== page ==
FAA Return to Duty Program Steps:
If you fail a drug screen while working for the Federal Aviary Administration (FAA), you should expect the following steps to be taken.
- Immediate Notification: The FAA will immediately notify your supervisor and you of a failed drug screen. The FAA Return to Duty process will ask you to sign a document acknowledging that you received notice of the failed drug screening.
- Investigation: The FAA Return to Duty process will then conduct an investigation into how the failed drug screen occurred. This investigation will typically take a minimum of 30 days. It can take longer if the FAA finds additional evidence or if there is a dispute regarding the failed drug screening.
- Notification of Violation: If it is determined that you violated the FAA’s drug screening policy, the FAA Return to Duty process will send you a notification of violation. This notification may be in writing, or you may be orally informed of the violation and asked to formally sign a document acknowledging that you received notice of the violation.
- FAA Return to Duty Process: The FAA requires that you complete a Return to Duty (RTD) process in order to return to work after a failed drug screen. This process includes a number of steps you must take to demonstrate that you are eligible to return to duty.
A. Obtain Medical Evaluation: The first step is to obtain a immediate medical evaluation from a licensed physician who is approved by the FAA Return to Duty process. During the evaluation, the physician will speak to you about your drug and alcohol use, assess your history, and develop a treatment plan to help you address any substance use issues you may have.
B. Completion of Treatment: After the medical evaluation is completed, the FAA will require that you complete the treatment plan set out by the evaluator, such as attending substance abuse counseling, attending an outpatient rehab program, or participating in a 12-step program.
C. Follow-Up Exam: Once you have completed the treatment plan, you will need to have a follow-up exam with the physician who performed the initial evaluation. This follow-up will assess your progress and determine if you are eligible to return to work.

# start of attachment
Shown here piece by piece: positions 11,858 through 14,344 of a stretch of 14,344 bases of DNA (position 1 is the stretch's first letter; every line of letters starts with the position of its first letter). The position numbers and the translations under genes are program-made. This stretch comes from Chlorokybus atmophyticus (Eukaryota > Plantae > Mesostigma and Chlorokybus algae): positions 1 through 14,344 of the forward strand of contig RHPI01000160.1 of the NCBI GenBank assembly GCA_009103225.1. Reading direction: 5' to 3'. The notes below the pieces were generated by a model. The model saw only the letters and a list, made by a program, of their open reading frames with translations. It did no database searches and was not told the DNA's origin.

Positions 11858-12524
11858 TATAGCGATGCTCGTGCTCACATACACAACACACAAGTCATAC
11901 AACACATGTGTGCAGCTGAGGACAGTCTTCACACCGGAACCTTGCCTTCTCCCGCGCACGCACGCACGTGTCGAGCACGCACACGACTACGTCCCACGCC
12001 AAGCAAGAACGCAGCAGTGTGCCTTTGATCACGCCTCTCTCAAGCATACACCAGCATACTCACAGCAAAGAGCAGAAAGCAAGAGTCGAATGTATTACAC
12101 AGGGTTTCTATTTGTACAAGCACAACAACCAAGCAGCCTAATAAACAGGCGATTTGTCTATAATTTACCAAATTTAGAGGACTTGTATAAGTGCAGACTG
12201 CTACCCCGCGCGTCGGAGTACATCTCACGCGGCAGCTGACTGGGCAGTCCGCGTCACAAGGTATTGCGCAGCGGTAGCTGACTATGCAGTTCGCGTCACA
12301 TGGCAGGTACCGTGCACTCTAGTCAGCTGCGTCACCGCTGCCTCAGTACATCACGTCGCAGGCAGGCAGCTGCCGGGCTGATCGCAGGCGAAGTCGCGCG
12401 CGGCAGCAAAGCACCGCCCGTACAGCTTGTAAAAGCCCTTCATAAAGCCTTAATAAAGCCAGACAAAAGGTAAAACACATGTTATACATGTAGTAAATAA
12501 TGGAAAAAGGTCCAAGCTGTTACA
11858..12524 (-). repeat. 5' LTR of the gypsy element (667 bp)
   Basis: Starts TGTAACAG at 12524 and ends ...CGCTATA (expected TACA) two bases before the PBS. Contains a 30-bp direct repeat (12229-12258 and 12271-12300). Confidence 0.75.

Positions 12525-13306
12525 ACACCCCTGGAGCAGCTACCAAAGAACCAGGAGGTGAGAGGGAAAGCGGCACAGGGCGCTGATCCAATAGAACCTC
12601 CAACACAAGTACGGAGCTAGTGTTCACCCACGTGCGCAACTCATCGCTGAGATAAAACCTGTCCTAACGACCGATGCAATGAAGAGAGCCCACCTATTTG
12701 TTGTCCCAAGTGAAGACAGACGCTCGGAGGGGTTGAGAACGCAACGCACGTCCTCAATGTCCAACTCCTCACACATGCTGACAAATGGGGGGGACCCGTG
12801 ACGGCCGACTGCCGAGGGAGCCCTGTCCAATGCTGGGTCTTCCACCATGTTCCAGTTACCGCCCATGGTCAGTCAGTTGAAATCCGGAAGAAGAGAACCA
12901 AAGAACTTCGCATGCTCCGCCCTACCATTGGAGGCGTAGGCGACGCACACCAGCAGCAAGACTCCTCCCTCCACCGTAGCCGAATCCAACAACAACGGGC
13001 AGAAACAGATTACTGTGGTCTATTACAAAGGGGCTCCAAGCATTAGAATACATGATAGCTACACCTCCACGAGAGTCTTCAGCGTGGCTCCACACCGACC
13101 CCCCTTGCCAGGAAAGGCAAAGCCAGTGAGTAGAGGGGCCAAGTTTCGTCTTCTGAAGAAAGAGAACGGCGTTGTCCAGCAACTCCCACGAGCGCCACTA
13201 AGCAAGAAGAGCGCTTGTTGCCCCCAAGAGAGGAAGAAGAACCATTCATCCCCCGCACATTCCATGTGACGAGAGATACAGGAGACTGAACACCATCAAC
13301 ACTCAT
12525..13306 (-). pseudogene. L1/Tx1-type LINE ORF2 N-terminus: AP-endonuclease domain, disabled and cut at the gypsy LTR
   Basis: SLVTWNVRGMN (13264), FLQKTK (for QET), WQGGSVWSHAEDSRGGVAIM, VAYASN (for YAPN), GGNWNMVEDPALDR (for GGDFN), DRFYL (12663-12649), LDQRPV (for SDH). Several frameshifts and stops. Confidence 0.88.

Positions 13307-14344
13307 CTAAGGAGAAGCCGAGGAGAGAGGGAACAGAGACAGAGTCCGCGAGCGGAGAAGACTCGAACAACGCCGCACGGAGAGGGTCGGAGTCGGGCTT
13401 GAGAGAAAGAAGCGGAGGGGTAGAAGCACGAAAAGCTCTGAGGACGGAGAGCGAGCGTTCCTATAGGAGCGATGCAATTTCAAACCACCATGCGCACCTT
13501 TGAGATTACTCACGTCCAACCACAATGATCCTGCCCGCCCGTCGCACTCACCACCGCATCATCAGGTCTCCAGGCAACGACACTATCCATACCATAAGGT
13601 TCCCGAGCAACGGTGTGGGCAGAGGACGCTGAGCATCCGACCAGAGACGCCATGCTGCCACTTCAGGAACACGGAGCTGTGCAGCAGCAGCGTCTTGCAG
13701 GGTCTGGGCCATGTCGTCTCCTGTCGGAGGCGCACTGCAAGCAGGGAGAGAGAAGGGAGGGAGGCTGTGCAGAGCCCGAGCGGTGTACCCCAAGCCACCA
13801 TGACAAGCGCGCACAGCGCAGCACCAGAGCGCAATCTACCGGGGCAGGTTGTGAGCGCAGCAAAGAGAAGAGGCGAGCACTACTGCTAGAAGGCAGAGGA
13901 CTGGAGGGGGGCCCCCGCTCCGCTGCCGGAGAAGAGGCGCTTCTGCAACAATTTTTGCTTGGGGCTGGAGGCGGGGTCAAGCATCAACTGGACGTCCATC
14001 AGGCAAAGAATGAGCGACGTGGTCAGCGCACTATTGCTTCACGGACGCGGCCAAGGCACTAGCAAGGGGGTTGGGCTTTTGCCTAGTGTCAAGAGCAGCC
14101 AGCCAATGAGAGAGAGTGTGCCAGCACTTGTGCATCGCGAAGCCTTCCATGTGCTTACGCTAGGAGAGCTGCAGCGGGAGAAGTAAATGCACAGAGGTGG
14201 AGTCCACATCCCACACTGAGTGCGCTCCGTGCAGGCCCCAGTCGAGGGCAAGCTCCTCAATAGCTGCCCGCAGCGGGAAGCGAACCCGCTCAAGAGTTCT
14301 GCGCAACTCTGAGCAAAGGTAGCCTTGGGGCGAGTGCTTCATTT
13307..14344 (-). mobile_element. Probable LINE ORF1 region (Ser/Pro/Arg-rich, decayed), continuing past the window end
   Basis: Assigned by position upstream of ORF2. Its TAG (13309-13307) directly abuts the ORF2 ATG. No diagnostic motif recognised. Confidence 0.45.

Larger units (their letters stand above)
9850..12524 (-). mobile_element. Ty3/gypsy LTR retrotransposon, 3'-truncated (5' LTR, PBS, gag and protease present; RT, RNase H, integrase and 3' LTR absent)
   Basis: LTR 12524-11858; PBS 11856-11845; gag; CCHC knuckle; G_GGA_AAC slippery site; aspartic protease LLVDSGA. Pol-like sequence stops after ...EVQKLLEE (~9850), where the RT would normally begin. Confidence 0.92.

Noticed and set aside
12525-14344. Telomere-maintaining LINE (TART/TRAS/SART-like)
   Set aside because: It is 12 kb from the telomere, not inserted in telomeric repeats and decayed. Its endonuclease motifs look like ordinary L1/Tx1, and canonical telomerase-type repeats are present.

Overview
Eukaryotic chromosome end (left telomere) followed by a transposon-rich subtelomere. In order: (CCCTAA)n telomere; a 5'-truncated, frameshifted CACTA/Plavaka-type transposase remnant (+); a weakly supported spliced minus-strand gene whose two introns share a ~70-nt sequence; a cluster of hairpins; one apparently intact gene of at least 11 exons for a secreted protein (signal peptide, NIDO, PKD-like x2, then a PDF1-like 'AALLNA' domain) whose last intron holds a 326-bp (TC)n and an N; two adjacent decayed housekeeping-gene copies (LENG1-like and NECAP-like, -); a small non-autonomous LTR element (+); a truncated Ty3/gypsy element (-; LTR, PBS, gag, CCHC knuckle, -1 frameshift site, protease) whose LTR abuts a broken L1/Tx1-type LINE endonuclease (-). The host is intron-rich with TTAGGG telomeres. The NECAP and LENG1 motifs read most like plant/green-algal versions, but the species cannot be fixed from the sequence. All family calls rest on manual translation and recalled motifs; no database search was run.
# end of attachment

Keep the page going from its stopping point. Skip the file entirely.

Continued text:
D. Reinstatement: After the follow-up exam, if it is determined that you are eligible to return to work, you must be reinstated by the FAA. This process typically takes approximately 30 days.
E. Drug and Alcohol Testing: The FAA will require you to take drug and alcohol tests as part of the reinstatement process. This can include random testing, as well as targeted testing based on an individual’s history of substance use.
F. Monitoring: The FAA will likely monitor your performance in the workplace in order to ensure that you are following the FAA’s safety and drug use policies. If the FAA finds that you are not complying with the policies, they may require you to take additional drug and alcohol tests or even suspend you from work if they find that you have used drugs and/or alcohol while on duty.
The types of treatment modalities that are typically recommended for FAA Return to Duty programs include: outpatient treatment, day treatment, residential treatment, 12-step programs, individual and group counseling, and medication-assisted treatment. It is important to note that the type of treatment recommended by the FAA can vary based on the individual’s situation. Ultimately, if you fail a drug screen while working for the FAA, you should expect a rigorous Return to Duty process that involves a detailed investigation and monitoring. In order to return to work, you must comply with all of the FAA’s policies related to substance use and be cleared by a physician. If you are looking to complete the FAA Return to Duty process, be sure to ask your evaluator about the treatment options available to you. Considering an FAA Return to Duty process at this time? Then www.sap-evaluation.com is an invaluable resource for your needs. 1-800-683-7745 will get you in touch with someone to set up your FAA Return to Duty process as soon as possible!